I've seen the future of relationships, and its name is Jude Law.

The actor, who was nominated for Oscars for his roles in The Talented Mr. Ripley and Cold Mountain, said he learned through press accounts that his affair with his children's nanny wounded­ his fiancée. "Following the reports in today's papers," he said in a statement, "I just want to say I am deeply ashamed and upset that I've hurt Sienna and the people most close to us."

Sienna is Sienna Miller, invariably described in the press as Law's "actress fiancée."

Although the couple's woes are as old as a typical Hollywood movie story line, what got me is the thoroughly modern way that Law discerned the impact of his actions: following the reports in today's papers.

Like he was following his investments or the weather forecast.

This, I submit, is the manner in which all of us will communicate in the future. If everyone is going to be famous for 15 minutes, then it stands to reason that everyone will learn about their misbehavior and its impact on those around them through reading the tabloids.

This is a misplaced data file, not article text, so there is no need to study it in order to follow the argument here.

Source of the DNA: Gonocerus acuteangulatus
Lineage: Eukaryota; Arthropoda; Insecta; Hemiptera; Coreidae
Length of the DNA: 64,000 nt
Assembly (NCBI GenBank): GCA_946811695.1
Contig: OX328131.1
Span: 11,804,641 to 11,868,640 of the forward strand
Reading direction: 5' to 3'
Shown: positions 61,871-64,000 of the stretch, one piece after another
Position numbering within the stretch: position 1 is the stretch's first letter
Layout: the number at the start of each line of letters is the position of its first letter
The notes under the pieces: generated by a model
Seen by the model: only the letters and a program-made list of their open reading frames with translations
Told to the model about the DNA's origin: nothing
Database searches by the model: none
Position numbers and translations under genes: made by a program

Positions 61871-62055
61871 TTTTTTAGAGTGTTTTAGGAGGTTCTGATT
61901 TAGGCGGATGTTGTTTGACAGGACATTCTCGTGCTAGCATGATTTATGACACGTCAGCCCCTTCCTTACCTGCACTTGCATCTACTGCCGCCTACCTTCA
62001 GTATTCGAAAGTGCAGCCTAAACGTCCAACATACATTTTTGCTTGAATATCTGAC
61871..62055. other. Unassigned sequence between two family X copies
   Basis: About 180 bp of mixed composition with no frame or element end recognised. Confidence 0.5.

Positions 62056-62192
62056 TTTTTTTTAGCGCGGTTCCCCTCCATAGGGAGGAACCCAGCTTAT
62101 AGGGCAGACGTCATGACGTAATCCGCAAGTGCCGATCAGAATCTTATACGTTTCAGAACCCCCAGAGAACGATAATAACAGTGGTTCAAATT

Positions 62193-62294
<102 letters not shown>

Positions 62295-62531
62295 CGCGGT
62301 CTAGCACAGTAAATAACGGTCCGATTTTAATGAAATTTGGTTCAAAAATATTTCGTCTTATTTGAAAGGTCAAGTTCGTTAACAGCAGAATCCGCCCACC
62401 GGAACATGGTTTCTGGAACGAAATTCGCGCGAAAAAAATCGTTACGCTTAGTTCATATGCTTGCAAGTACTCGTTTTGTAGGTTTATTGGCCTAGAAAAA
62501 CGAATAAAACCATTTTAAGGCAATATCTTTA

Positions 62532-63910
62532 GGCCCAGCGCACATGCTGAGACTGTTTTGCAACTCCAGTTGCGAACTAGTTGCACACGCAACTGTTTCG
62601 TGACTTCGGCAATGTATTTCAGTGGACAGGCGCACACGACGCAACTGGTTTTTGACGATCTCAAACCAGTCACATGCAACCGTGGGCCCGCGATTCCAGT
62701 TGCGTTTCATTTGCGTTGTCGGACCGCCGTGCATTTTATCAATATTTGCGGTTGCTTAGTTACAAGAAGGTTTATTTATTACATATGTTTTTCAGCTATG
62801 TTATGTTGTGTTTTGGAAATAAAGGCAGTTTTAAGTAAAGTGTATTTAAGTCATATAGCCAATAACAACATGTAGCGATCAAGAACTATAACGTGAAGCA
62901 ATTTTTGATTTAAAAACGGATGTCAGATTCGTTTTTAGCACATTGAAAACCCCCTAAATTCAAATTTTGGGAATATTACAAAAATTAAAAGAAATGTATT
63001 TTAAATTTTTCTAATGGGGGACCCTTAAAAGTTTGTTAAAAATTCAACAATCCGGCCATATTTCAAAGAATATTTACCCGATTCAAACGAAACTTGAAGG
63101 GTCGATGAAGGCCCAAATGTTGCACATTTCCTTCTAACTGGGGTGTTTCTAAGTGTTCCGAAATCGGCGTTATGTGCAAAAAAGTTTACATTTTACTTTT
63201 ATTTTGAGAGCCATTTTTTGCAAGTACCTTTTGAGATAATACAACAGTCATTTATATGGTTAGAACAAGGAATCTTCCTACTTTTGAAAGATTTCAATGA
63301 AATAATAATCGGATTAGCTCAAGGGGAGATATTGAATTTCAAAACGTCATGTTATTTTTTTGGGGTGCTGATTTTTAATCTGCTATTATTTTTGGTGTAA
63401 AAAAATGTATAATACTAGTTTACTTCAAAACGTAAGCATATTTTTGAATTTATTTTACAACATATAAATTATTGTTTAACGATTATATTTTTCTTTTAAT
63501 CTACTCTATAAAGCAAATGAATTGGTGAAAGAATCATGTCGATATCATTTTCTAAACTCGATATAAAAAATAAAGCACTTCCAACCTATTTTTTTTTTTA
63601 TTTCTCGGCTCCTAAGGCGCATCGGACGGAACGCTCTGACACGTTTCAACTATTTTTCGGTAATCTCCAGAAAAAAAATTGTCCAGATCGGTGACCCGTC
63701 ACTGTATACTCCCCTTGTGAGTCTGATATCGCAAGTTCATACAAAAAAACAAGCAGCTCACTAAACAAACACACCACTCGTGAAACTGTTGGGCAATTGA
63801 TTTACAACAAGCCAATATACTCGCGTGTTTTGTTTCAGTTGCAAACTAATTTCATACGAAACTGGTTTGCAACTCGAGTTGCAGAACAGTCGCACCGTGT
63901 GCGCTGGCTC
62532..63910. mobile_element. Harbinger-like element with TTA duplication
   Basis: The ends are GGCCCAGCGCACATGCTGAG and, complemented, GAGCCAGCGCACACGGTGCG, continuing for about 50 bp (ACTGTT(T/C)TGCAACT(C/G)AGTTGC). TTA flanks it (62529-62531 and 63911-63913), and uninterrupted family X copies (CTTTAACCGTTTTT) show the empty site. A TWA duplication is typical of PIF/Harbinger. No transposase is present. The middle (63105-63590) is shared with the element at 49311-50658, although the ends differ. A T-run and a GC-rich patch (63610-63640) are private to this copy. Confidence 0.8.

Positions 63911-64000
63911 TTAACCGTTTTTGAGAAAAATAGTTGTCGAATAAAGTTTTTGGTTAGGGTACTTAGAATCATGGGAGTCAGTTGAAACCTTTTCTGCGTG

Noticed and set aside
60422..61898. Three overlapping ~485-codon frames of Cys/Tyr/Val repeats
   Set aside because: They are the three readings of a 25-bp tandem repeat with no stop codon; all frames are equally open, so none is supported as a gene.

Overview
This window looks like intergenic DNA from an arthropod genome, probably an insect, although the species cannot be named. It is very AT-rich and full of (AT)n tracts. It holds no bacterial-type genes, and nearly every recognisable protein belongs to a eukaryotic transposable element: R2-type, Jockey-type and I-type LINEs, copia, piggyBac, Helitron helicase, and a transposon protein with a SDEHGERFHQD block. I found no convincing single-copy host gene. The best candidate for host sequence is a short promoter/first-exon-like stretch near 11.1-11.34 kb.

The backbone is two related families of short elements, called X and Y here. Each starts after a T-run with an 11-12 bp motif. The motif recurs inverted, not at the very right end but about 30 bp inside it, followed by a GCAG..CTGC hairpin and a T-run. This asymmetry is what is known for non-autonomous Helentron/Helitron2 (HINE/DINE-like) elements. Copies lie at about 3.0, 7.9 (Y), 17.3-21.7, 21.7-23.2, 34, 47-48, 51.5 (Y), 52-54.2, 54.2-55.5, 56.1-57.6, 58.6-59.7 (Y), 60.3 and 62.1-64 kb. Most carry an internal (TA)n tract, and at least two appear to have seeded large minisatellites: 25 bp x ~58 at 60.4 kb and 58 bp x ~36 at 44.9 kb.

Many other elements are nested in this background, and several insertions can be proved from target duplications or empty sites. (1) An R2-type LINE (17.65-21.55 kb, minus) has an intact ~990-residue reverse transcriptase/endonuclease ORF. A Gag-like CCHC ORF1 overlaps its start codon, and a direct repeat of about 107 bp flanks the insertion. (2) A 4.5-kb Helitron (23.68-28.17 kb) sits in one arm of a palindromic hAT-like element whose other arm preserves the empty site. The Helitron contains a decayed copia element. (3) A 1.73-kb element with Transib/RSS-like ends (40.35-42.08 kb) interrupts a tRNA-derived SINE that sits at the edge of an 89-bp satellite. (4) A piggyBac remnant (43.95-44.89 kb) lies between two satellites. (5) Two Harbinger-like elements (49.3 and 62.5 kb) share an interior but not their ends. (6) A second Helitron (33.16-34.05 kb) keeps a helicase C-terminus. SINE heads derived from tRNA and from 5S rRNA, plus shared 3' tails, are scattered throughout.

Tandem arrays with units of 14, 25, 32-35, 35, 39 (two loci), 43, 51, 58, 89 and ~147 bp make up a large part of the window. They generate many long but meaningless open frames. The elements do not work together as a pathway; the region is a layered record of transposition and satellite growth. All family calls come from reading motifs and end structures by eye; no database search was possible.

And the correctives will follow suit. In the old days, flowers might have been used. But the trailblazing Law felt so bad when he learned of his contretemps that he did what any responsible person in his situation would do: He sent out a press release.

Who says romance is dead?

His statement expressed his "sincere regret" to Miller, his costar in the remake of Alfie.

Despite the tender gesture, the weirdest thing happened. In the days that followed, Miller reportedly called off their wedding. She seemed to conclude that a press release wasn't quite enough.

Some people, I guess, just can't be satisfied.